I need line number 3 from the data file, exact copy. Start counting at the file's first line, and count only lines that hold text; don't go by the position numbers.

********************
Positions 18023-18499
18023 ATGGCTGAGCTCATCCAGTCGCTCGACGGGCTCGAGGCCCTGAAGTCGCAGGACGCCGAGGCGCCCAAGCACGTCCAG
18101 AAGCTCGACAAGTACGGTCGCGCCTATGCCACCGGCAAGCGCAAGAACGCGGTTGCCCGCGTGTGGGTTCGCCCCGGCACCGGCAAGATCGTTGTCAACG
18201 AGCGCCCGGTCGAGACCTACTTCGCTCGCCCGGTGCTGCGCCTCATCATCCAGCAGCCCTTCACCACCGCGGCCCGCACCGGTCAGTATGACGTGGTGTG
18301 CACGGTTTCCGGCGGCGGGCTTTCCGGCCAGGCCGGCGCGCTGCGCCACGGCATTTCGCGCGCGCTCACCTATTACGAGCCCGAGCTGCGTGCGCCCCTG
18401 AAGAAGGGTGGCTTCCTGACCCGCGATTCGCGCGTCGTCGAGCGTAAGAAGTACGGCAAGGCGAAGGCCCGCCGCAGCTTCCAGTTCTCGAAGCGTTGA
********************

18101 AAGCTCGACAAGTACGGTCGCGCCTATGCCACCGGCAAGCGCAAGAACGCGGTTGCCCGCGTGTGGGTTCGCCCCGGCACCGGCAAGATCGTTGTCAACG